When Martin Luther nailed his 95 theses to the door of the Wittenberg Castle Church in 1517, 27-year-old King Henry VIII was a devout Catholic.
However, “By a series of acts over the seven years from 1529 to 1536, passed by what is known as the Reformation Parliament, Henry VIII separated the Church in England from the pope in Rome and created his own Church, the Church of England,” according to “The Story of Britain” by Rebecca Fraser, page 264. During the following decades, a faction arose seeking to change the use of some liturgical practices, vestments and, in particular, the role of bishops in that church. This faction came to be known as Puritans.
- Interior view of the Langley Puritan Chapel near Acton Burnell, Shropshire, England. Kenneth Mays
- The communion table of the Langley Puritan Chapel near Acton Burnell, Shropshire, England. Kenneth Mays
- Interior view of the Langley Puritan Chapel shows the pulpit, left; reading desk, upper right; and communion table, lower right. Kenneth Mays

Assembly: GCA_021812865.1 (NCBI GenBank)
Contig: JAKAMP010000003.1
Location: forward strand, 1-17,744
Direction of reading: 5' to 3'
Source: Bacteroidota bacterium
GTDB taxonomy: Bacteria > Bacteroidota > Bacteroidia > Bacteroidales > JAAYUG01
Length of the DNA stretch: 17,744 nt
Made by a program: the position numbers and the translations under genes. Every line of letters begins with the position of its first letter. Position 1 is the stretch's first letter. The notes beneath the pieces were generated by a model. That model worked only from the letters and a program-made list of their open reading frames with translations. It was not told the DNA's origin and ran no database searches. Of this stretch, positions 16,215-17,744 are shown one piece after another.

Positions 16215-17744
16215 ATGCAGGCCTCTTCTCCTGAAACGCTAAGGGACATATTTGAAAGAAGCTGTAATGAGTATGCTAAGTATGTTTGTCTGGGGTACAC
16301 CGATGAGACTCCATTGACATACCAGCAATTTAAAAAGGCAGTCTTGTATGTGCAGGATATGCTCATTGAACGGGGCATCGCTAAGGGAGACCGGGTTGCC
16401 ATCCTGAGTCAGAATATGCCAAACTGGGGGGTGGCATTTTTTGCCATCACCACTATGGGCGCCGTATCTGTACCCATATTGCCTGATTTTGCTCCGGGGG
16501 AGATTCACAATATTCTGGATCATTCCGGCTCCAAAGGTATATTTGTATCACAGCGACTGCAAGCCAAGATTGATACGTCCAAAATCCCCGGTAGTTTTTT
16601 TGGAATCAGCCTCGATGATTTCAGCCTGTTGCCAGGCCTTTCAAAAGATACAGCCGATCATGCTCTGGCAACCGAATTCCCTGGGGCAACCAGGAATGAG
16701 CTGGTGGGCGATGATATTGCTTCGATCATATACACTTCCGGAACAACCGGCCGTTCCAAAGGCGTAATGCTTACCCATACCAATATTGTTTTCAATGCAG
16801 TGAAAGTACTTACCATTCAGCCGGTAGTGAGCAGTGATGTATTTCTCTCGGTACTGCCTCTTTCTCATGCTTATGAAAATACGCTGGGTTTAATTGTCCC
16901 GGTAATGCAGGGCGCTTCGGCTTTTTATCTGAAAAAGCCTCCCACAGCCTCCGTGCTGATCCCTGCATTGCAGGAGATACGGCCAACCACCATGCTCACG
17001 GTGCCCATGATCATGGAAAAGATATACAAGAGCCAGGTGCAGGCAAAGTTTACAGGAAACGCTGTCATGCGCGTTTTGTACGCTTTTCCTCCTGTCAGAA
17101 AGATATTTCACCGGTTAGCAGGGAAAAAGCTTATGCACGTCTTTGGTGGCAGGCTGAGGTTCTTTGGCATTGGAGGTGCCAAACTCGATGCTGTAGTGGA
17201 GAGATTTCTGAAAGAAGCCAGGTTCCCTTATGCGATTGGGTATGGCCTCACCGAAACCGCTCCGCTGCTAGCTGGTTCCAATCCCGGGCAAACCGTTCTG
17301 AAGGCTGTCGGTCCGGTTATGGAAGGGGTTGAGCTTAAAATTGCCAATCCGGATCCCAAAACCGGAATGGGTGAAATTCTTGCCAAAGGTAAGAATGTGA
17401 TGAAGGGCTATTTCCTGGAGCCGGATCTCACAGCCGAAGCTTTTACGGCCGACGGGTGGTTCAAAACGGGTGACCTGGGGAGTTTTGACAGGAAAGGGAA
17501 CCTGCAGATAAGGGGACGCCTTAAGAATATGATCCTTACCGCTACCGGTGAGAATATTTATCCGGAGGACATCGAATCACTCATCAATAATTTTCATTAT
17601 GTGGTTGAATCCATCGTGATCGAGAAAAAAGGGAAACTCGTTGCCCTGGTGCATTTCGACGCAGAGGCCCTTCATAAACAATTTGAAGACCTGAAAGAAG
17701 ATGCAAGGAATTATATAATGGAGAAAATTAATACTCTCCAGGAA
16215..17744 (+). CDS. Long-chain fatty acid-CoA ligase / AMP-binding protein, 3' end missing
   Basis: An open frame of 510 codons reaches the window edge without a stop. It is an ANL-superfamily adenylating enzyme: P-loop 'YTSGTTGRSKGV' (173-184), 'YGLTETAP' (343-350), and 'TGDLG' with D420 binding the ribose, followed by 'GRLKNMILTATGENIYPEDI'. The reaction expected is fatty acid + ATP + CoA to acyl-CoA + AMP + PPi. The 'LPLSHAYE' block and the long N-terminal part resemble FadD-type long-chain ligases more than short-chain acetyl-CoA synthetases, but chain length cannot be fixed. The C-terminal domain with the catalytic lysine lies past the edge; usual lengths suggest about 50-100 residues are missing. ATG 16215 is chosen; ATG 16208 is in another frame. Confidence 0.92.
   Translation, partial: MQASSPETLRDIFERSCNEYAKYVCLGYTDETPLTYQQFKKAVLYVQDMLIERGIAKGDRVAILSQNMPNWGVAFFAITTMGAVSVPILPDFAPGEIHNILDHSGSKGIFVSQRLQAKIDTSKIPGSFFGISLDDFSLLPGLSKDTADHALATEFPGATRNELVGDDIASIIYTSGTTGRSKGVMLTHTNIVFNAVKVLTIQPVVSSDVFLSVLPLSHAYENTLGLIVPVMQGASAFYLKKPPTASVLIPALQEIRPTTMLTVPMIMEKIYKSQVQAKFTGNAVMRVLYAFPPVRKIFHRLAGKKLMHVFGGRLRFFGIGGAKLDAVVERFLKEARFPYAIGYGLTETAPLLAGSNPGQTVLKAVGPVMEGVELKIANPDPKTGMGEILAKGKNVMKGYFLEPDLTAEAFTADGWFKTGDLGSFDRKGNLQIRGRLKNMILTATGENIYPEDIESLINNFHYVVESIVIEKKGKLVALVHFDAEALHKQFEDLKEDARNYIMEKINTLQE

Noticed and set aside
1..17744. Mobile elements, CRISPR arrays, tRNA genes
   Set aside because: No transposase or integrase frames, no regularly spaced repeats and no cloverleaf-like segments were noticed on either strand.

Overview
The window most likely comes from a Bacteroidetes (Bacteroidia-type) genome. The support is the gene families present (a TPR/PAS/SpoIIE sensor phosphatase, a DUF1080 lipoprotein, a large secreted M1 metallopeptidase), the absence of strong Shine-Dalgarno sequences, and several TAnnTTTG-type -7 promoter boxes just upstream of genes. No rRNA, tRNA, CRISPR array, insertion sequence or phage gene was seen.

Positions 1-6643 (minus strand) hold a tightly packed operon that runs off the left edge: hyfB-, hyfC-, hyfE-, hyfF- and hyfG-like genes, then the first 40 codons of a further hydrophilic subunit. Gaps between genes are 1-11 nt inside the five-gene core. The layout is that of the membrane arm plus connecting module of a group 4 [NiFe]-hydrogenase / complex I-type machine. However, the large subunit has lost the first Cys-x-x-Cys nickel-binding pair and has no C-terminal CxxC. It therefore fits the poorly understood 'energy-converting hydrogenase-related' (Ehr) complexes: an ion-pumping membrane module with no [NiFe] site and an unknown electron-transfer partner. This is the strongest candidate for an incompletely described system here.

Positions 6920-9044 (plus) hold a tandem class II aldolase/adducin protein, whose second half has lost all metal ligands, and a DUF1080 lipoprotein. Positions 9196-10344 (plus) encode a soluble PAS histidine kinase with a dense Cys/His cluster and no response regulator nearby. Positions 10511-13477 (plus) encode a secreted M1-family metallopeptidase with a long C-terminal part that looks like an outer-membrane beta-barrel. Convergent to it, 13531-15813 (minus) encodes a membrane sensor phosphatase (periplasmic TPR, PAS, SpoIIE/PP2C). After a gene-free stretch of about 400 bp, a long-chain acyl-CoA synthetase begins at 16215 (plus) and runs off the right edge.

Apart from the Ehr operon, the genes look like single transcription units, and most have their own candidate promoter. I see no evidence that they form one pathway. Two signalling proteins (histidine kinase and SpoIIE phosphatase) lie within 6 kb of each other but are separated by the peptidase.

- Interior view of the Langley Chapel’s roof construction. Kenneth Mays
- One of only two exterior doors of the Langley Chapel. Kenneth Mays
- Roughly hewn benches in the Langley Chapel. Kenneth Mays
- The Langley Puritan Chapel near Acton Burnell, Shropshire, England, viewed from the west. Kenneth Mays
They would later play some important roles affecting the story of The Church of Jesus Christ of Latter-day Saints. First is the role of the Puritans in the establishment of American colonies where the ancestors of the Prophet Joseph Smith would settle, beginning with Robert Smith, who sailed from England in 1638 at the height of the Puritan migration. Secondly, the Puritans had a key role in the translation of the King James Bible, the official English Bible of The Church of Jesus Christ of Latter-day Saints.
Extant today is a Puritan chapel near Acton Burnell, Shropshire, England. It has changed but little since it was constructed in 1601. Interpretive signage notes that its fittings and furnishings have, for the most part, been left intact. Since 1915, it has been in the care of the state. Although no longer used for formal services, the Langley Puritan chapel serves as a window, looking back through time to view the simplicity of Puritan architecture and worship.
Kenneth Mays is a board member of the Mormon Historic Sites Foundation and a retired instructor in The Church of Jesus Christ of Latter-day Saints’ Department of Seminaries and Institutes.